Posting to Autocat
Concerning whether people will be willing to pay to access materials on the web when they have the choice of free alternatives will have to be seen. The NY Times has also decided to start charging people starting sometime next year. They may be right, or wrong. Only time can tell. And a lot depends on the kind of new tools that are made.
For example, I looked up in the latest Rolling Stone, and found that there is a review for a new album “Here Lies Love.” But in Wikipedia, there’s a lot more information with some good links: http://en.wikipedia.org/wiki/Here_Lies_Love. There’s a link to the Rolling Stone review, but would it bother people terribly if the link just didn’t exist? They probably wouldn’t even notice it. Also, as I have pointed out before, how popular will sites such as Google News become: http://news.google.com/ where you get more choices than you can deal with. If one site doesn’t let you in, there will always be another.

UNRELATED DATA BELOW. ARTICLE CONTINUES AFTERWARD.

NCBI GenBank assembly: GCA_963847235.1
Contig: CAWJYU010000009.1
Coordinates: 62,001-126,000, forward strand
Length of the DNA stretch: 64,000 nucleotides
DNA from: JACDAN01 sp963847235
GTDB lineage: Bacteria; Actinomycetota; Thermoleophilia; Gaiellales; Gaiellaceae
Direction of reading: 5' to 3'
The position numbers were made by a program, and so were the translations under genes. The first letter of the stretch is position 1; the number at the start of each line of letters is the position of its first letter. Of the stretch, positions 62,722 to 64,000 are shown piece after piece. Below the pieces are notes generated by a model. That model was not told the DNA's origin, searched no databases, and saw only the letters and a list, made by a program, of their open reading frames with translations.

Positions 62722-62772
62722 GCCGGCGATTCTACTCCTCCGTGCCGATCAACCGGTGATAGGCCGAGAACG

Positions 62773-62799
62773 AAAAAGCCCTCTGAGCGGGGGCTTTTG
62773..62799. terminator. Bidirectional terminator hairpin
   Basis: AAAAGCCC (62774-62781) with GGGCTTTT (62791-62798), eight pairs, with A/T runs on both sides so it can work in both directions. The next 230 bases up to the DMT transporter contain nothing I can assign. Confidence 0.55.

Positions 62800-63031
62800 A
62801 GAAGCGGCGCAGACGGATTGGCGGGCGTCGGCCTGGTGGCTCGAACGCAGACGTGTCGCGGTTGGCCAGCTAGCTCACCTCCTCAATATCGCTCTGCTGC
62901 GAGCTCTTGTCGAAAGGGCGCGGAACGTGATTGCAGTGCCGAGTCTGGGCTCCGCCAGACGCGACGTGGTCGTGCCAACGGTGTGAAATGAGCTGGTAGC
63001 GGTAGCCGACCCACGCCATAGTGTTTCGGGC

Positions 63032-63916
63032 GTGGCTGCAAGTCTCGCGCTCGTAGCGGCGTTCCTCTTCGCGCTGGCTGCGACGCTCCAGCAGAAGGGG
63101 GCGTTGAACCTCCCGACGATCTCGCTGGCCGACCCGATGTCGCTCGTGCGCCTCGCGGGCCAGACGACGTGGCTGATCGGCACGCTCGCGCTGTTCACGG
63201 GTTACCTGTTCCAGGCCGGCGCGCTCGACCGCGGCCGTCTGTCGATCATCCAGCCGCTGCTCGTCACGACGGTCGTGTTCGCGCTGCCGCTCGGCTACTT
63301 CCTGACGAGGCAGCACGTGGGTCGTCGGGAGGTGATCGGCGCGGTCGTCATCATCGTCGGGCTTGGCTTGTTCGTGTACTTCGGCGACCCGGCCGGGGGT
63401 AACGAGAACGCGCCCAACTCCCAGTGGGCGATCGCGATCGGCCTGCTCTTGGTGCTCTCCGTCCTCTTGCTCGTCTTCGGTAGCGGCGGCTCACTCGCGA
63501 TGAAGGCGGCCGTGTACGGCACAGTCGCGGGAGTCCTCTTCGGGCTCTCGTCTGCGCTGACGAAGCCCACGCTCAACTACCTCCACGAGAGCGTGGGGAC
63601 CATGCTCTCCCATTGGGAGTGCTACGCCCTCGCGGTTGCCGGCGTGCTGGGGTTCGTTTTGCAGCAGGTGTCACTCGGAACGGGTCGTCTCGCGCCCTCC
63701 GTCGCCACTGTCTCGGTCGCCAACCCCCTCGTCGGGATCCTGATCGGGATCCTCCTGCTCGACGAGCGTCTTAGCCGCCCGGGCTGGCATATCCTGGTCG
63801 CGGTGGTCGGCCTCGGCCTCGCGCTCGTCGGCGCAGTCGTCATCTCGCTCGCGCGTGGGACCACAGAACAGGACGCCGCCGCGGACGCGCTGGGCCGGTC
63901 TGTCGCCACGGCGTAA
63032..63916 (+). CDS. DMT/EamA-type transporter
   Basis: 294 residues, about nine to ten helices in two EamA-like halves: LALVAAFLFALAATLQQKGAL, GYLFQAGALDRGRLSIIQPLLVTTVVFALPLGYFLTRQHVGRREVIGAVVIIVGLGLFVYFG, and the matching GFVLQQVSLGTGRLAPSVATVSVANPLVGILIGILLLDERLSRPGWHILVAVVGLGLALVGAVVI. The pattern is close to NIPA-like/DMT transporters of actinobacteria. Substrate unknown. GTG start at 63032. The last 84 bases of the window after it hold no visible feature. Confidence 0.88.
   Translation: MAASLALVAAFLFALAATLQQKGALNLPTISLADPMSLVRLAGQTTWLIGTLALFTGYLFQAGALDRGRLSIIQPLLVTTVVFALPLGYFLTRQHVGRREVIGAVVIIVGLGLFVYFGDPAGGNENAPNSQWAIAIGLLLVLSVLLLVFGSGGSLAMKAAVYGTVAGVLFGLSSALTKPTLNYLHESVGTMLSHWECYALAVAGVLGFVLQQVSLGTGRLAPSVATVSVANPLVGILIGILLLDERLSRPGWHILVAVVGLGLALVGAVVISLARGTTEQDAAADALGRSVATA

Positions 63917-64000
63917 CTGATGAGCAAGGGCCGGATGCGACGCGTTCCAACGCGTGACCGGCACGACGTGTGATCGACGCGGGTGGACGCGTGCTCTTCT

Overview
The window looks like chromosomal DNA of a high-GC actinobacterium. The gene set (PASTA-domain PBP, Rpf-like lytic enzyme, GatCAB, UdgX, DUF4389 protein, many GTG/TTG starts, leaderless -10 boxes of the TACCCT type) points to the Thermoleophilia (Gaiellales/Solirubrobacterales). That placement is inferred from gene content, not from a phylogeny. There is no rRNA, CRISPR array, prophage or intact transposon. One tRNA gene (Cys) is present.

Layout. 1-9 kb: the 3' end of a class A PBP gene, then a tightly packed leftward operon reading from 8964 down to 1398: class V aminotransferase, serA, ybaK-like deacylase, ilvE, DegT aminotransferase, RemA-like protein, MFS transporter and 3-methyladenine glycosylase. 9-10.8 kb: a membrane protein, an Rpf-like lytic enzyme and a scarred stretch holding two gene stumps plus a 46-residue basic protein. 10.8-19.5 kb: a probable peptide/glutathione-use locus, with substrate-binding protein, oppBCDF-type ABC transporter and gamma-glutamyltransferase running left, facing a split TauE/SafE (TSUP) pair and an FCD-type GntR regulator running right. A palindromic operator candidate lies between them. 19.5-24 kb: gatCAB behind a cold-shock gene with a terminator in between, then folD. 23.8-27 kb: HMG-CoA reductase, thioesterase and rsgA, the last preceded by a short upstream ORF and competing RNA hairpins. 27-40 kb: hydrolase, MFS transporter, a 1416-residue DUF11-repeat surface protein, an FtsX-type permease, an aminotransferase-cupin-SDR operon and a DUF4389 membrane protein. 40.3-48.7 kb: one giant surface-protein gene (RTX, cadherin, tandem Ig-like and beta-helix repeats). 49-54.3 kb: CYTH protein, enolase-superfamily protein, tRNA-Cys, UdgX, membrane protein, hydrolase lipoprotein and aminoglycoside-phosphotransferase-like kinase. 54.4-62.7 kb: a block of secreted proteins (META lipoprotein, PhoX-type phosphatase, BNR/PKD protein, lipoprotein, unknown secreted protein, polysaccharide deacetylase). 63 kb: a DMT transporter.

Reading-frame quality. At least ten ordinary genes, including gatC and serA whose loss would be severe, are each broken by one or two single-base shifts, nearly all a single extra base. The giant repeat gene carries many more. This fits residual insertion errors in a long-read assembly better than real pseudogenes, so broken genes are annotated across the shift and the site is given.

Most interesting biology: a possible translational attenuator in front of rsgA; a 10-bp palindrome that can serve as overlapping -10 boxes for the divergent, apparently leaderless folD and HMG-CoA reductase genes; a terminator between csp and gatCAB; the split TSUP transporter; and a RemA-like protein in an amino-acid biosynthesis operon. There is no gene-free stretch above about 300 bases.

I also think that that article in The New Republic, “Toward a new Alexandria” is fabulous and right on target. I think it points in some important future directions for libraries, but who knows what will happen?
But one thing I do know. All of these established organizations are trying to convince the public that they are doing a better job because they are “professionals,” but it has been shown that, e.g. the New York Times hasn’t been so great for several years. There may be lots of reasons for that, but I know that I for one, won’t subscribe because I don’t think it will be worth it. And yes, before you ask, I do subscribe to some magazines online now. That makes it very difficult for these organizations, and I confess that I feel exactly the same worry for libraries. But whatever happens, it won’t stay the same for, “the times, they are a-changin'”